Somalia: 1.8 million people still need humanitarian assistance
Food situation will worsen if conflict escalates
31 August 2006, Rome – Around 1.8 million Somalis are still in need of urgent humanitarian assistance and livelihood support at least until the end of this year, FAO said today.
The UN Organization warned that if there is an escalation in the political crisis that results in widespread conflict the humanitarian crisis will be significantly increased for the whole of central and southern Somalia.
The situation is most severe in southern Somalia, where 1.1 million people face a humanitarian emergency or “acute food and livelihood crisis” and need urgent assistance, according to the latest report from FAO's Somalia Food Security Analysis Unit (FSAU).
In some regions, like Gedo and parts of Lower and Middle Juba, the nutrition situation is extremely critical, with acute malnutrition rates already exceeding 20 percent. In addition, an estimated 400,000 people throughout the country are identified as Internally Displaced Persons.
The report estimated the 2006 "Gu" season (April-June) cereal crop in southern Somalia at about 113,000 metric tonnes, just 71% of average production during the 1995-2005 period. Below normal production is primarily due to below normal and poorly distributed rainfall. The Gu cereal crop normally accounts for some 70 to 80 percent of annual production in the country.
In some areas of the Gedo and Juba regions, the mixed outcome of the main seasonal Gu rains, combined with very high asset losses (cattle deaths running at 40-60% between April 2005-May 2006), deteriorated water conditions in traditional grazing areas, and financial indebtedness mean that full recovery from the drought could take several years, especially for pastoral communities.
Cereal prices in key markets have begun to decline from record-high levels following the start of the harvest in some regions and the delivery of food aid in other poor production regions. Cereal prices are, however, expected to remain relatively high due to low stock levels and below normal Gu cereal production.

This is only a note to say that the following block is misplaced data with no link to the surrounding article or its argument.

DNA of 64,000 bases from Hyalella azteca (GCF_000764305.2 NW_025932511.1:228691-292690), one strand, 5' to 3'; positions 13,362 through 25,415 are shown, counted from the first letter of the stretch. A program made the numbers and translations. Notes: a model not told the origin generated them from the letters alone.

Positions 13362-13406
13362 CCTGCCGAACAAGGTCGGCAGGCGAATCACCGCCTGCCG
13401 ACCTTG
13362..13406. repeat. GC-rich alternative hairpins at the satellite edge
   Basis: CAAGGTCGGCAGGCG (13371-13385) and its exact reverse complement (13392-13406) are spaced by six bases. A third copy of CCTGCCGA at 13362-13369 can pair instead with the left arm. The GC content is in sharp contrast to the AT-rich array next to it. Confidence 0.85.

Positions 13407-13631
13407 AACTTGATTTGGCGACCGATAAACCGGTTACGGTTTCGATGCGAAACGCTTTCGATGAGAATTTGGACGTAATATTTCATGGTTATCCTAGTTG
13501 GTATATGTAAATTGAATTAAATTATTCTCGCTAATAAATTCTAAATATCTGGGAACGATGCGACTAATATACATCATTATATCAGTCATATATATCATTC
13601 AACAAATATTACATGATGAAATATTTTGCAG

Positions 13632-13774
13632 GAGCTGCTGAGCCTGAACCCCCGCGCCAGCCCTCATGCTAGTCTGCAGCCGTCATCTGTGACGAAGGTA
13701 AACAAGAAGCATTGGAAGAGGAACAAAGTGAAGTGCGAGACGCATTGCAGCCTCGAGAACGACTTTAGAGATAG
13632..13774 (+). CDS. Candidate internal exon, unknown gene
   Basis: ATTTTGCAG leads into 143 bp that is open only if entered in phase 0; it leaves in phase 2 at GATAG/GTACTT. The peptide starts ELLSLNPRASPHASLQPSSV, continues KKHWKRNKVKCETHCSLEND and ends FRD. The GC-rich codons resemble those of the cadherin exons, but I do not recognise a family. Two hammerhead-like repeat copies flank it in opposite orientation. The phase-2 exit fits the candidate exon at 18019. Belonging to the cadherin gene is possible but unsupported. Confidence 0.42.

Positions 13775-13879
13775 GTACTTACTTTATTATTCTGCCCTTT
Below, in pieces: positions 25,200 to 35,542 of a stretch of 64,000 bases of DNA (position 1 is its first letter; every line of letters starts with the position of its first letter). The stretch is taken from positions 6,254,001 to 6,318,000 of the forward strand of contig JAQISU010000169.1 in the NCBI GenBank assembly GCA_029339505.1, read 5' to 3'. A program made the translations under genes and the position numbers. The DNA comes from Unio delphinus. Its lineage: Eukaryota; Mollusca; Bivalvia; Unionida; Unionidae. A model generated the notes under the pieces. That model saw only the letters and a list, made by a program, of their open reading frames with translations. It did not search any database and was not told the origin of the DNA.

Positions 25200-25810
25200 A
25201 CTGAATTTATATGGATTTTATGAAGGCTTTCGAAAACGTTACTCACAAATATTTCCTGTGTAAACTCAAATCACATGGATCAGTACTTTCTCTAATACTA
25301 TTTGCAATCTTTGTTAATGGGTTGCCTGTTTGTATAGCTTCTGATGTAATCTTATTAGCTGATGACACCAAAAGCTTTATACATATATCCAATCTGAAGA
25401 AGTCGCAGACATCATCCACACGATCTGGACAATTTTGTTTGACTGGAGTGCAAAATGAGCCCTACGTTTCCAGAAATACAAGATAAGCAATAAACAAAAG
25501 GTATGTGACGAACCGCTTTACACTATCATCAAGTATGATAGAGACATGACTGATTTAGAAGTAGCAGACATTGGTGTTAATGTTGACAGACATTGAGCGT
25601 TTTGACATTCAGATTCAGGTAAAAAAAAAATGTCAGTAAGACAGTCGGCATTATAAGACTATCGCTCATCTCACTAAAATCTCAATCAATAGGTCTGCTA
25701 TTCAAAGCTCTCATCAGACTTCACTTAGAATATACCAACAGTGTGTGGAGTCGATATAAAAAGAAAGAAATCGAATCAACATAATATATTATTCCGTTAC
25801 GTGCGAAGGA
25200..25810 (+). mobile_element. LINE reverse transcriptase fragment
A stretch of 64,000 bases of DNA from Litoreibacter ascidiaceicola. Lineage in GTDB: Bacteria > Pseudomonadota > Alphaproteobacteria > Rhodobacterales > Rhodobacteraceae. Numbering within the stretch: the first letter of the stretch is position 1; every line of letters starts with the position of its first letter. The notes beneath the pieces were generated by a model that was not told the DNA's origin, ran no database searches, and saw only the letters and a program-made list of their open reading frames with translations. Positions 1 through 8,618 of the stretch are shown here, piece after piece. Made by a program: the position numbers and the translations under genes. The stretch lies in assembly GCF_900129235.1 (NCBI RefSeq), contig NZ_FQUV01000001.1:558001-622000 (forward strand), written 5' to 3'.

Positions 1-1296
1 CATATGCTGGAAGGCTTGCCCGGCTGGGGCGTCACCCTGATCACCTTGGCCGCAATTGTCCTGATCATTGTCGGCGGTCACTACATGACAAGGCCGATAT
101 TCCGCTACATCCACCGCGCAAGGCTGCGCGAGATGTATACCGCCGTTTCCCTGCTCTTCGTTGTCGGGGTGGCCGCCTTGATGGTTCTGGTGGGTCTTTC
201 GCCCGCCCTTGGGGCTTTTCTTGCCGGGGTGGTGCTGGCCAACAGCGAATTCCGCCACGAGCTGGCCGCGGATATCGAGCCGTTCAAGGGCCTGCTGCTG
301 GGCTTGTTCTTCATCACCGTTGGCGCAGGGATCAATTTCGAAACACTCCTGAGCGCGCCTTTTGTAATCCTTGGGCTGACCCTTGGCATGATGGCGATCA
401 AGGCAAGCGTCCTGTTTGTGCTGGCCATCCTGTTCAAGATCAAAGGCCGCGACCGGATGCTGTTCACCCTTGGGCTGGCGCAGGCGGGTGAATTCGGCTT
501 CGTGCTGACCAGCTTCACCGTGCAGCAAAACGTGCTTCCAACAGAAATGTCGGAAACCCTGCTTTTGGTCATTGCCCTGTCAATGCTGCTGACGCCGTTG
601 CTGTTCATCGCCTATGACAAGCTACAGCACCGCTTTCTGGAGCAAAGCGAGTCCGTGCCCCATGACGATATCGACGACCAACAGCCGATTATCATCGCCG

Danger of escalation of conflict
The presence and intensity of conflict will be a key factor in the evolving humanitarian situation in the next few months. If there is an escalation of violence, the total number of people facing a humanitarian crisis could double, according to FAO's report.
“This would not only prolong the time period of the crisis, but further undermine the resilience and abilities of the population to manage future shocks,” said Cindy Holleman, FAO Technical Coordinator for FSAU.
In the worst case scenario, there would be increased population displacement into neighbouring countries, thus worsening the regional nature of the crisis.
Peace is top priority
According to FAO, the most vulnerable groups require urgent interventions focused on immediate needs, such as increased access to food, as well and assistance in sectors like water, shelter, sanitation and health. Interventions to support livelihoods are also needed, such as repair and maintenance of borehole wells and water catchments, support for clearing fallow fields, improving irrigation infrastructure, increasing access to financial credit and debt relief and improving access to human and livestock health services.
Conflict prevention and peace efforts by all national and international actors must be strengthened, FAO also noted. Given the profound humanitarian implications of widespread conflict for the current ongoing humanitarian situation in Southern Somalia this should be a top priority.
Information officer, FAO
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